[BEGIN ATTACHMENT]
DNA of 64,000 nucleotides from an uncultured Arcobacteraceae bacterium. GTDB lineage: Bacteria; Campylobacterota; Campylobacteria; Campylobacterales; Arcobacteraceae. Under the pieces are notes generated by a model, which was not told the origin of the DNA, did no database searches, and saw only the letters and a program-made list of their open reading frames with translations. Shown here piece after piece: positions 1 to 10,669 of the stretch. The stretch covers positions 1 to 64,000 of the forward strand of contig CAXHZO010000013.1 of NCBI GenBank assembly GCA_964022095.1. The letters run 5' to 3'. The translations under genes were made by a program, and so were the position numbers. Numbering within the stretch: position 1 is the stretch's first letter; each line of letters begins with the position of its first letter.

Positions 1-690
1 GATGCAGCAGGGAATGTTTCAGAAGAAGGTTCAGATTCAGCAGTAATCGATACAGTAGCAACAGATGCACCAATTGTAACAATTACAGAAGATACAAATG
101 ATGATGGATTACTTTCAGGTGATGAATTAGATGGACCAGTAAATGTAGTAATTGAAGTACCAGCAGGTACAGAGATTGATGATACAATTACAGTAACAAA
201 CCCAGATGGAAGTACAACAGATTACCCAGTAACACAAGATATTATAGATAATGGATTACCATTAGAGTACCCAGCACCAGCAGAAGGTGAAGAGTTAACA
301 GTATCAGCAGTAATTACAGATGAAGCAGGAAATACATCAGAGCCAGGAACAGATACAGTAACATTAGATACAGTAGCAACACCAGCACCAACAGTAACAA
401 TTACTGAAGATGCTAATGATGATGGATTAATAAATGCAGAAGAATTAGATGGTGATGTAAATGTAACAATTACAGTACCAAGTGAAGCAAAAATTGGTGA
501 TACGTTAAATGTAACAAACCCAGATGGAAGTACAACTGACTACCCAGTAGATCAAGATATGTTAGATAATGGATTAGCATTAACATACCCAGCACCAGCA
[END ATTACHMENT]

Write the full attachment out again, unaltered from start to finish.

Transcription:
DNA of 64,000 nucleotides from an uncultured Arcobacteraceae bacterium. GTDB lineage: Bacteria; Campylobacterota; Campylobacteria; Campylobacterales; Arcobacteraceae. Under the pieces are notes generated by a model, which was not told the origin of the DNA, did no database searches, and saw only the letters and a program-made list of their open reading frames with translations. Shown here piece after piece: positions 1 to 10,669 of the stretch. The stretch covers positions 1 to 64,000 of the forward strand of contig CAXHZO010000013.1 of NCBI GenBank assembly GCA_964022095.1. The letters run 5' to 3'. The translations under genes were made by a program, and so were the position numbers. Numbering within the stretch: position 1 is the stretch's first letter; each line of letters begins with the position of its first letter.

Positions 1-690
1 GATGCAGCAGGGAATGTTTCAGAAGAAGGTTCAGATTCAGCAGTAATCGATACAGTAGCAACAGATGCACCAATTGTAACAATTACAGAAGATACAAATG
101 ATGATGGATTACTTTCAGGTGATGAATTAGATGGACCAGTAAATGTAGTAATTGAAGTACCAGCAGGTACAGAGATTGATGATACAATTACAGTAACAAA
201 CCCAGATGGAAGTACAACAGATTACCCAGTAACACAAGATATTATAGATAATGGATTACCATTAGAGTACCCAGCACCAGCAGAAGGTGAAGAGTTAACA
301 GTATCAGCAGTAATTACAGATGAAGCAGGAAATACATCAGAGCCAGGAACAGATACAGTAACATTAGATACAGTAGCAACACCAGCACCAACAGTAACAA
401 TTACTGAAGATGCTAATGATGATGGATTAATAAATGCAGAAGAATTAGATGGTGATGTAAATGTAACAATTACAGTACCAAGTGAAGCAAAAATTGGTGA
501 TACGTTAAATGTAACAAACCCAGATGGAAGTACAACTGACTACCCAGTAGATCAAGATATGTTAGATAATGGATTAGCATTAACATACCCAGCACCAGCA